Handakte WebLAWg refers to an entry by Tuning Spork (I know what a tuning fork is, but what is a spork?) on the way the Massachusetts Supreme Court, on November 18th, decided that the constitution of Massachusetts should be read to grant the same privileges to same-sex couples as to heterosexual couples.
bq. What the Massachussetts Supreme Court has done is to take the language of the People as it was (and intended to be) understood, and translated it into the modern colloquial usage.
Whether or not you or I support or oppose the legalization of gay marriage or civil unions isn’t at issue (I happen to support it) . The issue is: Who, in a republic of laws, not tyranny, writes the Law?
It’s a well-written piece, and with interesting comments. It should be mentioned, though, that the court at the same time granted a 180-day period for the legislature to pass laws, depending on its view of the matter.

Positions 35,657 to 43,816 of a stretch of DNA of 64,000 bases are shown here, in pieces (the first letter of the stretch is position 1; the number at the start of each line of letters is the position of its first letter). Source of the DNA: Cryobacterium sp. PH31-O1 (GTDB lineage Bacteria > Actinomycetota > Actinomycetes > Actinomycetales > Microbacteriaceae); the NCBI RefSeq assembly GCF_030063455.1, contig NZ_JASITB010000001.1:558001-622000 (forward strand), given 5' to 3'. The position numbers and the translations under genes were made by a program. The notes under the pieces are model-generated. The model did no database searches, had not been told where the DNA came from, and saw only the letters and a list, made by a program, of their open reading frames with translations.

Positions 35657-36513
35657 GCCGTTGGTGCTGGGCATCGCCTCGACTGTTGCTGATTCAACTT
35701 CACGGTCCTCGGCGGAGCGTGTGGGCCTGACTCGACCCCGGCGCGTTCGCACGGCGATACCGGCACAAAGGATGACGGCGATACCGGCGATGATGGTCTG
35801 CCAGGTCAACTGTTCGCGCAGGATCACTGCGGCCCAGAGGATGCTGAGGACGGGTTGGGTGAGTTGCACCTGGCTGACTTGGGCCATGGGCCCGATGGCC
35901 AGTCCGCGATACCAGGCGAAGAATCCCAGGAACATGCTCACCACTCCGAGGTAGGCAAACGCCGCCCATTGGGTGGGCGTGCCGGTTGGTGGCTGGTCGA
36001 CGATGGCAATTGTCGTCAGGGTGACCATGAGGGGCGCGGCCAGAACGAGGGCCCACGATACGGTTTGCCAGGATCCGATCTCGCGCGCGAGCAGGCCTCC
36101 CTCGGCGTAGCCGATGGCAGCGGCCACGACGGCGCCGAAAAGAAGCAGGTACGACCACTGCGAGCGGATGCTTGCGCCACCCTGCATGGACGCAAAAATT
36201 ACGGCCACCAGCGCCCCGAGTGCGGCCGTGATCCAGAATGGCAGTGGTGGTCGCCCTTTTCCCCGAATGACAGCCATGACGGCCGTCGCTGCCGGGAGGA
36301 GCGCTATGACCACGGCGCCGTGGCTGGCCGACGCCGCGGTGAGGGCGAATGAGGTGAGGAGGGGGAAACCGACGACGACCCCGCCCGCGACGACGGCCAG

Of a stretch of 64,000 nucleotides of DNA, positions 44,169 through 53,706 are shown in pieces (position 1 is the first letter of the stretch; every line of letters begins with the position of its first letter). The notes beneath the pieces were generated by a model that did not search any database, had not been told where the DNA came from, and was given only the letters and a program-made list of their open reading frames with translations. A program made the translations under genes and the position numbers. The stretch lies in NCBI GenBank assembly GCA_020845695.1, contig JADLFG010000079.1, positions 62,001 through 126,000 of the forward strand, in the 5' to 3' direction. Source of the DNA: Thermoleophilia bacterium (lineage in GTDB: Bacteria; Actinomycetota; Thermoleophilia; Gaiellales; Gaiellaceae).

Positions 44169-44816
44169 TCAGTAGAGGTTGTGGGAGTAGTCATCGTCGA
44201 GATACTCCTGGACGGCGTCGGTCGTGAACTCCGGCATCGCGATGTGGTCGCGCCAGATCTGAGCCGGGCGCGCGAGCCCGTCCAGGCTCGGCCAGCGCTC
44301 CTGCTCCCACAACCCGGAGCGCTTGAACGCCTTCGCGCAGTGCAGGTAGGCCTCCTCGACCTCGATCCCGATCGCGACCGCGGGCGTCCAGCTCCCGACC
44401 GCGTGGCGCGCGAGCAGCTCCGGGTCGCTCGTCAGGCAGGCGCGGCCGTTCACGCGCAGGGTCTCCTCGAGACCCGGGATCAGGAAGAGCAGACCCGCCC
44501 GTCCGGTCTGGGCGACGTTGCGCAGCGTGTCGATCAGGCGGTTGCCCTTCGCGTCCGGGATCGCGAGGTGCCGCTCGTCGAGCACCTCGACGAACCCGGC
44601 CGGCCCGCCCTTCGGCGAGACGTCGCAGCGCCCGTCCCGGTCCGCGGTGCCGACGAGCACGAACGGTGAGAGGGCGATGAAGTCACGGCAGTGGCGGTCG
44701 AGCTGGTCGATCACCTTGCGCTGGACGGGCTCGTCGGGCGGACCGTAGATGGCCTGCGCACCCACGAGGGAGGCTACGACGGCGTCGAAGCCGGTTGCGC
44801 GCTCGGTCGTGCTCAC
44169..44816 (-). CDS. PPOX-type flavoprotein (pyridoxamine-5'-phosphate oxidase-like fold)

The case reminds me of the time when the House of Lords found that a husband can be found guilty of raping his wife. Mind you, in that case the court was merely varying a definition of marriage from a 16th-century court case – it wasn’t redefining a constitution.
There are very few countries that permit same-sex marriage – according to a Canadian site only the Netherlands and Belgium. Registered partnerships have some similarities, but they are distinguished from marriage.
In the USA, of course, a marriage recognized by one state must be recognized by another. The Legal Reader reports on a challenge to an Iowa divorce of a civil union (Iowa itself doesn’t have civil unions). The divorce was granted by a county court on November 14th and is being challenged in the Iowa Supreme Court.